A Very Serious Guide on How to Make Quesadillas

I grew up in Santa Ana, California on First and Bristol Street right behind El Toro Meat Market. A staple in the community, el super offered not only meat, but fresh tortillas, masa, harder-to-find Mexican produce (like tejocotes or guanabanas), and—mo…

I grew up in Santa Ana, California on First and Bristol Street right behind El Toro Meat Market. A staple in the community, el super offered not only meat, but fresh tortillas, masa, harder-to-find Mexican produce (like tejocotes or guanabanas), and—most importantly—a very stocked cheese counter that never failed to bring me (and my belly) great joy.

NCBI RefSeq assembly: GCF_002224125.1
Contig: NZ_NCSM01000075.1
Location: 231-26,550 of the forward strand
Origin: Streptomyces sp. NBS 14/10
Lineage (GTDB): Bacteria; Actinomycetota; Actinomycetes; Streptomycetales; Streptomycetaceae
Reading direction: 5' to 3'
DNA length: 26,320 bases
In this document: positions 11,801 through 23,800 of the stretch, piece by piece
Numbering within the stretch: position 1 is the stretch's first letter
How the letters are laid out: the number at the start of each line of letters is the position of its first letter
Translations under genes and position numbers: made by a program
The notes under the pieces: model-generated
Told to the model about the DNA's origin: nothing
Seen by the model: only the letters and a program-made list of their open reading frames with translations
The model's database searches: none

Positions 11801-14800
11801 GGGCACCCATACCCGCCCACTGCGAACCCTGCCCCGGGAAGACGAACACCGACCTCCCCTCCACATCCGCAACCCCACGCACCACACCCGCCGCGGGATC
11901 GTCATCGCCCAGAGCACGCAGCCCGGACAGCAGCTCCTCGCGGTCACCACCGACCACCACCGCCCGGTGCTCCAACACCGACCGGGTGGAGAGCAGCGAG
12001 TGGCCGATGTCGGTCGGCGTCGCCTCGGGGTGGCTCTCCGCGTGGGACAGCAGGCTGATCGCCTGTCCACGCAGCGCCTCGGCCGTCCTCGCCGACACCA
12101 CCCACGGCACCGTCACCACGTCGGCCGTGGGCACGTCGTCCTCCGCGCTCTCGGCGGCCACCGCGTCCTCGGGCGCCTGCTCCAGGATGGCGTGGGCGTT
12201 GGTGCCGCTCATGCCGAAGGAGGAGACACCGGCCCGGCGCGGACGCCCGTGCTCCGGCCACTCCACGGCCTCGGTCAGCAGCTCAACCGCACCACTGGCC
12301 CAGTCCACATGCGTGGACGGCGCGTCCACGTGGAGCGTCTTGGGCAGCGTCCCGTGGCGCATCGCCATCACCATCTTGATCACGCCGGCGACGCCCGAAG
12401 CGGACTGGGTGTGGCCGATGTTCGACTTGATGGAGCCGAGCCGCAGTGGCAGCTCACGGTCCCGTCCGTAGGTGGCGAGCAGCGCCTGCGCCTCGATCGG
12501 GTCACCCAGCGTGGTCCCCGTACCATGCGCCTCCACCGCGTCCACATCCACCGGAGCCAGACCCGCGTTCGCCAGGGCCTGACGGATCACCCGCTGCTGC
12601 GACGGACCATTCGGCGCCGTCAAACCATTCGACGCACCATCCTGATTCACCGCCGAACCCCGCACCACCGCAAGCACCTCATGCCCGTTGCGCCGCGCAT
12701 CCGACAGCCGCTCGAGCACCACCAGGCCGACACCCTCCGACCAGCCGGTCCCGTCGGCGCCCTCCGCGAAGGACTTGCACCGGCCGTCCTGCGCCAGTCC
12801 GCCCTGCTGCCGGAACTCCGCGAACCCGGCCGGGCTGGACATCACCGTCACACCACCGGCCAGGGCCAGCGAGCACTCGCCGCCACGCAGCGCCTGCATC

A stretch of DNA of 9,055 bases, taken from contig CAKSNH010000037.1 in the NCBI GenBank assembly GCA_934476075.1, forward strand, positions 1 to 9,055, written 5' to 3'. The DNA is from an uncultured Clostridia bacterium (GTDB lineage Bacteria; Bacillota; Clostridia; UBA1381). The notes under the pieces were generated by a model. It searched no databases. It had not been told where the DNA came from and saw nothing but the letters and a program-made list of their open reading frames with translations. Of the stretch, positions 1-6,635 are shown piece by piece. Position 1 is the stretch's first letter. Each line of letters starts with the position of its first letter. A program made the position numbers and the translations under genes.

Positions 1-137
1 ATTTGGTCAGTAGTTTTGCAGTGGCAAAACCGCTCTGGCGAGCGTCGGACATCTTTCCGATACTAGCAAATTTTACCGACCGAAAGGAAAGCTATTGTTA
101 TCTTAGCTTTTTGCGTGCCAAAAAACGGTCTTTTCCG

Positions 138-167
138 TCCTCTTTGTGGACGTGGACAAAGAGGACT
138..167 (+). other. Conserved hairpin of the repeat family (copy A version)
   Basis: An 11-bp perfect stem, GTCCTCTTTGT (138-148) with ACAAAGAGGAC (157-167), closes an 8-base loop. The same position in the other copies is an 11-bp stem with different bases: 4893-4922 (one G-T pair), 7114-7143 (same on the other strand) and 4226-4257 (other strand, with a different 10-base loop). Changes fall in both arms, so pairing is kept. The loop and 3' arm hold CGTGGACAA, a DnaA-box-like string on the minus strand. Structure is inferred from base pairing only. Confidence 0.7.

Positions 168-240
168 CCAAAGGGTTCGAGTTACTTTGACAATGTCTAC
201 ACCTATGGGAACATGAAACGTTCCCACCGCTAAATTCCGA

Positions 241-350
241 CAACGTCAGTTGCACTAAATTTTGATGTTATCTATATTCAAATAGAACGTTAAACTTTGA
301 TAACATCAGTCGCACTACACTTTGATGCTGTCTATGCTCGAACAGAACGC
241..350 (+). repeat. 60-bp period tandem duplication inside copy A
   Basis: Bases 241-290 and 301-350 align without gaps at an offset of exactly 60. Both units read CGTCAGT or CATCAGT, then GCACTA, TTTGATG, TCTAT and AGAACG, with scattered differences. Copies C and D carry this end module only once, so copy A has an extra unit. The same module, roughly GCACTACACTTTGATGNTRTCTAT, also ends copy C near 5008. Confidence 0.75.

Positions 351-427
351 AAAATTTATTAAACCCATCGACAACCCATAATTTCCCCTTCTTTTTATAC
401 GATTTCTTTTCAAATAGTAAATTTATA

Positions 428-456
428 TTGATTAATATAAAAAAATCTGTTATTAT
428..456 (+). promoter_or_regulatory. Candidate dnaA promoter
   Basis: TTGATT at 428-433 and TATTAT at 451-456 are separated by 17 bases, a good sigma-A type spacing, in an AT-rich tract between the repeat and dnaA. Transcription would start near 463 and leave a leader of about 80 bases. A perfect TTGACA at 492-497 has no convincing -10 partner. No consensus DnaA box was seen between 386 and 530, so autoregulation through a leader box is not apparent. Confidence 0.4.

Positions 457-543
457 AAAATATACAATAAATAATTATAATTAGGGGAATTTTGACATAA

Behind the glass, there’d be crumbly rounds of queso fresco—a creamy, fresh, mildly salty cheese, perfect for breaking up and scattering over flautas, frijoles de olla, or baked in a chile relleno. And, the slightly drier, firmer queso cotija—saltier but still mild, perfect for dusting onto sopes, huaraches, and refried beans.

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